Under the cover of darkness and using a crane, workers removed a 6-foot granite structure from the grounds of the Capitol in Oklahoma City.
The Ten Commandments monument has been the subject of controversy and debate for years. Back in June, the state Supreme Court decided that the religious display on public property violated the Constitution.
At the time, angry lawmakers even threatened to impeach the high court justices.
But Monday night, the controversy came to a detente. The AP reports:
"The state is paying the contractor about $4,700 to remove the monument and take it to the Oklahoma Council of Public Affairs' offices a few blocks away, Office of Management and Enterprise Services spokesman John Estus said. ...
"Originally authorized by the Republican-controlled Legislature in 2009, the privately funded monument has been a lightning rod for controversy since it was erected in 2012, prompting a lawsuit from Bruce Prescott, a Baptist minister from Norman who complained it violated the state constitution.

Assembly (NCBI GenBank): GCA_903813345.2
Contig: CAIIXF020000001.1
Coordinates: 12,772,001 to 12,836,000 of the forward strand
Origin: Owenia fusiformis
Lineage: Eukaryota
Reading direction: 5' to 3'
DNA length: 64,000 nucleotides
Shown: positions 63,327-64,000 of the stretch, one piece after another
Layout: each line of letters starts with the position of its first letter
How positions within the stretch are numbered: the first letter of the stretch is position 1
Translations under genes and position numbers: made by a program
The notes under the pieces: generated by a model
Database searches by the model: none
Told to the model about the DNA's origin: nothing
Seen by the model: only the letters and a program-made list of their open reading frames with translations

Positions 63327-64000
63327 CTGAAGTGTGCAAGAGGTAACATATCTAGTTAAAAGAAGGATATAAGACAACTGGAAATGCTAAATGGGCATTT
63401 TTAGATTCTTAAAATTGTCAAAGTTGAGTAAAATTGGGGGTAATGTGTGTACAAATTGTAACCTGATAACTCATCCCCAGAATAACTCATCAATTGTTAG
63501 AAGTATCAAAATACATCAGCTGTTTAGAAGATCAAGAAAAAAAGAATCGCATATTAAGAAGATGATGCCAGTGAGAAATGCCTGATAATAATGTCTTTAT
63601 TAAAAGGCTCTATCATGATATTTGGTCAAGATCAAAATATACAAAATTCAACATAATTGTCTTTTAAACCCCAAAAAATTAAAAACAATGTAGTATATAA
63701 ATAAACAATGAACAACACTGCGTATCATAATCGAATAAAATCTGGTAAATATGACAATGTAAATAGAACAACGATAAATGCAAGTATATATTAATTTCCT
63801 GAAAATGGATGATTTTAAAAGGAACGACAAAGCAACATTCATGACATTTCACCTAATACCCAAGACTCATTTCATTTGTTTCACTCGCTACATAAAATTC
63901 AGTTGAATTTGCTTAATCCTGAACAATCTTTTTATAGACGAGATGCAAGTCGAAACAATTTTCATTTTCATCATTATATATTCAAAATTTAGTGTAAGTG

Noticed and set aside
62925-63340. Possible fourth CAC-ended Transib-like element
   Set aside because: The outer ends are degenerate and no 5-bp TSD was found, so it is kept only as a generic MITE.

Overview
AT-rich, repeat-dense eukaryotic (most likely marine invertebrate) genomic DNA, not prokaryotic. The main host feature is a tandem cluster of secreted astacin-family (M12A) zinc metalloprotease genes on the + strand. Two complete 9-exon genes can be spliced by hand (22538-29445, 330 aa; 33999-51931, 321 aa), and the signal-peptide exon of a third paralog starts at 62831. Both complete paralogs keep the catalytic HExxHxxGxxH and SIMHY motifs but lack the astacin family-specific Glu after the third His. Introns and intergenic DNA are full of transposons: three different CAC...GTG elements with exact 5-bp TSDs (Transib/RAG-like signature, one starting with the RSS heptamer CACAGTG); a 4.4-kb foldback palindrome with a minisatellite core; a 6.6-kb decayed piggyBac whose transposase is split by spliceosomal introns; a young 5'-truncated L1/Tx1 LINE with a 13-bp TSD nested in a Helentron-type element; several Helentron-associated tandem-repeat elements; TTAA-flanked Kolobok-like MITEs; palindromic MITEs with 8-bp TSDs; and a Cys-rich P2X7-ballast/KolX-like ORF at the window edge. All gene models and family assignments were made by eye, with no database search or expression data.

" 'Frankly, I'm glad we finally got the governor and attorney general to agree to let the monument be moved to private property, which is where I believe it's most appropriate,' Prescott said Monday. 'I'm not opposed to the Ten Commandments. The first sermon I ever preached was on the Ten Commandments. I'm just opposed to it being on public property.' "
The Daily Oklahoman reports that it cost about $5,000 to remove the monument.
The paper reports:
"The monument will be on loan to the OCPA, a public policy analysis organization, which will be responsible for any costs associated with it while it is on their property. It is being installed there with private funds."